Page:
The Imposition of the nation-state model created a feeling of political alienation among the people of the region, which was strengthened by the emergence of political regimes that demanded its subjects (not citizens) implicitly to abandon their rights in political participation unlike the western states. In other words, those regimes decided to preserve the colonial heritage that reverberated in the nation-state (results of Sykes–Picot Agreement) without applying western liberal democratic political models, maintaining their power either by frightening their subjects with their security cadres (The Iron Fist) or through using financial incentives that granted their subjects good living standards in return for their acceptance of the political regimes (The Economic Holiday), or by using both tools.

The Arab Spring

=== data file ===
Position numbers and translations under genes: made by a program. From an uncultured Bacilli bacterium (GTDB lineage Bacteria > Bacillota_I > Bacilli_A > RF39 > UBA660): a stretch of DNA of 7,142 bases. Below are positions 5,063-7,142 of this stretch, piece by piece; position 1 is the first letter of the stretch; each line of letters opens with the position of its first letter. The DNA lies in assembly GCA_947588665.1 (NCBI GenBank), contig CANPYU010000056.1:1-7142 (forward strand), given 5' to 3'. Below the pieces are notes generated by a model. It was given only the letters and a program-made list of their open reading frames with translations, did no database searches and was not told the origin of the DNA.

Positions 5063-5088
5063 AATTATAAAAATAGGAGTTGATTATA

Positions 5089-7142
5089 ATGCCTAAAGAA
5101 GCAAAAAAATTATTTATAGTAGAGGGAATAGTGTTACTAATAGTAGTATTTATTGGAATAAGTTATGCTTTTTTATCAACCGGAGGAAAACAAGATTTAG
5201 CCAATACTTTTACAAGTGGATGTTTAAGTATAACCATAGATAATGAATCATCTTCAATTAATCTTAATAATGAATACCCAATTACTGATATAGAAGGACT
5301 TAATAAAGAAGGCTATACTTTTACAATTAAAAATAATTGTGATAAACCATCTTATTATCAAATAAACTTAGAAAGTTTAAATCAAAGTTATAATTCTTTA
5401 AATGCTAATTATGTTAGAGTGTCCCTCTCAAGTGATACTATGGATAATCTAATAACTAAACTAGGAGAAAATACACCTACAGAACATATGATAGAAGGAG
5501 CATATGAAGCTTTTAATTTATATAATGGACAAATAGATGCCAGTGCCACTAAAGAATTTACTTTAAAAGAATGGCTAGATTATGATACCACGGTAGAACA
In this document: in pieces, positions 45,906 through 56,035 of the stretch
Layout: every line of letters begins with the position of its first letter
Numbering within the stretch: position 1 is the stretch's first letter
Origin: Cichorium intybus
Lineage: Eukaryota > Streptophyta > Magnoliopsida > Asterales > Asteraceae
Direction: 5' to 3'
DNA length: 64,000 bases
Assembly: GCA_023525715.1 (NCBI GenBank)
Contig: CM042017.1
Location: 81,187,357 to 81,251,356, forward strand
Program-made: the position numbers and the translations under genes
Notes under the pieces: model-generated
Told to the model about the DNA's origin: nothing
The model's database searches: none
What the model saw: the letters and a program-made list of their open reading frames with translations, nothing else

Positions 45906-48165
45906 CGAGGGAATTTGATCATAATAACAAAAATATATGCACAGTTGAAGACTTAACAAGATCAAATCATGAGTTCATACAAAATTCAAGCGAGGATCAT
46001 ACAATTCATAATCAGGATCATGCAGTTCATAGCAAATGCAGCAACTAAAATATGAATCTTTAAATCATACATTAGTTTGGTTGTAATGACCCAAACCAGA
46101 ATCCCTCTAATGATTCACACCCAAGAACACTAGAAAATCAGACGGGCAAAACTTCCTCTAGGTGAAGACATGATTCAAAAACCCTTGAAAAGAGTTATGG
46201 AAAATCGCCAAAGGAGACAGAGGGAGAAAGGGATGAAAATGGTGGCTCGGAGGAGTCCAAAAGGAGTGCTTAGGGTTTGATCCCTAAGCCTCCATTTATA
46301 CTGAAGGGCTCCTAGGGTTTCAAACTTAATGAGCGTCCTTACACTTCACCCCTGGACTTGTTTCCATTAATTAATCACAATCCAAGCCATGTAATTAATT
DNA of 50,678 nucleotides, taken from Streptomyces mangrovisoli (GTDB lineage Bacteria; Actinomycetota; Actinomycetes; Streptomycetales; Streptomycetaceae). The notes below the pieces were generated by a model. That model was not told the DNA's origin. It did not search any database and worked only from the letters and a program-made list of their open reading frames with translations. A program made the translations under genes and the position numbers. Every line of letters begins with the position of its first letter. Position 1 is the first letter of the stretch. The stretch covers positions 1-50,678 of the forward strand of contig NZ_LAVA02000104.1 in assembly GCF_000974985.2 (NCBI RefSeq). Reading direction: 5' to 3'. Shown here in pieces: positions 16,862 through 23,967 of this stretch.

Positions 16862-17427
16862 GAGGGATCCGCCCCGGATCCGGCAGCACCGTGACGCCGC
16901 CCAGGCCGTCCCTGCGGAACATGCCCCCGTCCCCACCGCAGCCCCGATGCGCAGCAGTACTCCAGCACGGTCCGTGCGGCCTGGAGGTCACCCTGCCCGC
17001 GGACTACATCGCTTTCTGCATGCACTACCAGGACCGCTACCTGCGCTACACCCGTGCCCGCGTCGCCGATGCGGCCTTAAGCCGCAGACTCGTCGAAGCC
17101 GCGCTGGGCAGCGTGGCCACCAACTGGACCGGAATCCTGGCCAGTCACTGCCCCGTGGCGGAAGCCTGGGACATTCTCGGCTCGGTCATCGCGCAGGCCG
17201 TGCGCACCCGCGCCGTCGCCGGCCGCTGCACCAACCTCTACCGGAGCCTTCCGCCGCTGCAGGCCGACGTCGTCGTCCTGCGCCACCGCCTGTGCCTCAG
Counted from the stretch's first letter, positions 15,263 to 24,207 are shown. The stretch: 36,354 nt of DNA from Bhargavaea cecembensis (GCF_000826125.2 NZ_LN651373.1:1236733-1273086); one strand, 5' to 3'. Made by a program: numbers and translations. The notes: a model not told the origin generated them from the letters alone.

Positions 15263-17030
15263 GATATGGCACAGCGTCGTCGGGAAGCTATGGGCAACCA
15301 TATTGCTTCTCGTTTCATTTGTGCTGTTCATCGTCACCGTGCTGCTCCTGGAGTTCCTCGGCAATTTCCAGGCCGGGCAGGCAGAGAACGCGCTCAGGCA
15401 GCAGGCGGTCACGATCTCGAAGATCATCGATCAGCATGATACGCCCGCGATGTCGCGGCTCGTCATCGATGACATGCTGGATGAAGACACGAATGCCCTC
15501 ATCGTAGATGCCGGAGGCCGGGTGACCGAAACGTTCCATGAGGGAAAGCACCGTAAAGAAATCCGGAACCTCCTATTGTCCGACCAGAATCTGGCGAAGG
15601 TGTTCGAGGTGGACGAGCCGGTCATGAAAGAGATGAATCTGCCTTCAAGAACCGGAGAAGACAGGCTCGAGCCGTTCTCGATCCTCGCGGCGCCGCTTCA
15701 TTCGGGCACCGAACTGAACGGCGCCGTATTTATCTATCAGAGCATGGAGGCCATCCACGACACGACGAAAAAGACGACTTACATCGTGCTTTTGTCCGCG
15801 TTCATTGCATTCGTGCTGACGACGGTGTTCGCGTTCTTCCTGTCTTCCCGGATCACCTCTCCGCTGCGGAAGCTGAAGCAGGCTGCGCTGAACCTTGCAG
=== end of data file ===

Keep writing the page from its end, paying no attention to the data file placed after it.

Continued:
This nature of the Middle Eastern political regimes pre 2011, especially their detachment from the public as a result of the above mentioned political alienation, accelerated their collapse in front of the enormous public pressure, in a way that exceeded the expectations of analysts and observers. Inaccurate scientific western predictions speculated about the possibility of implementing liberal democratic well-known ruling models, while ignoring an essential fact that these revolutions were accompanied by an unconscious desire of its participants to put an end to the dominating political alienation. Thus, despite the fact that the slogans used in the streets primarily demanded simple socio-economic demands without using complicated political concepts, these demands were only achievable through formulating a political regime/model that would end the political alienation between Islam, not only as a religion but also as the highest cultural identity in the region, and the modern democratic values. Only then would it be capable of representing the inhabitants of the area and respond to their demands. But unfortunately no one introduced such a regime. A year of stumbling and incapable Muslim Brotherhood rule in Egypt confirmed this fact and ended the dream of the people for such a regime because of many unanswered questions, including a fundamental one about the relationship between Islam and politics.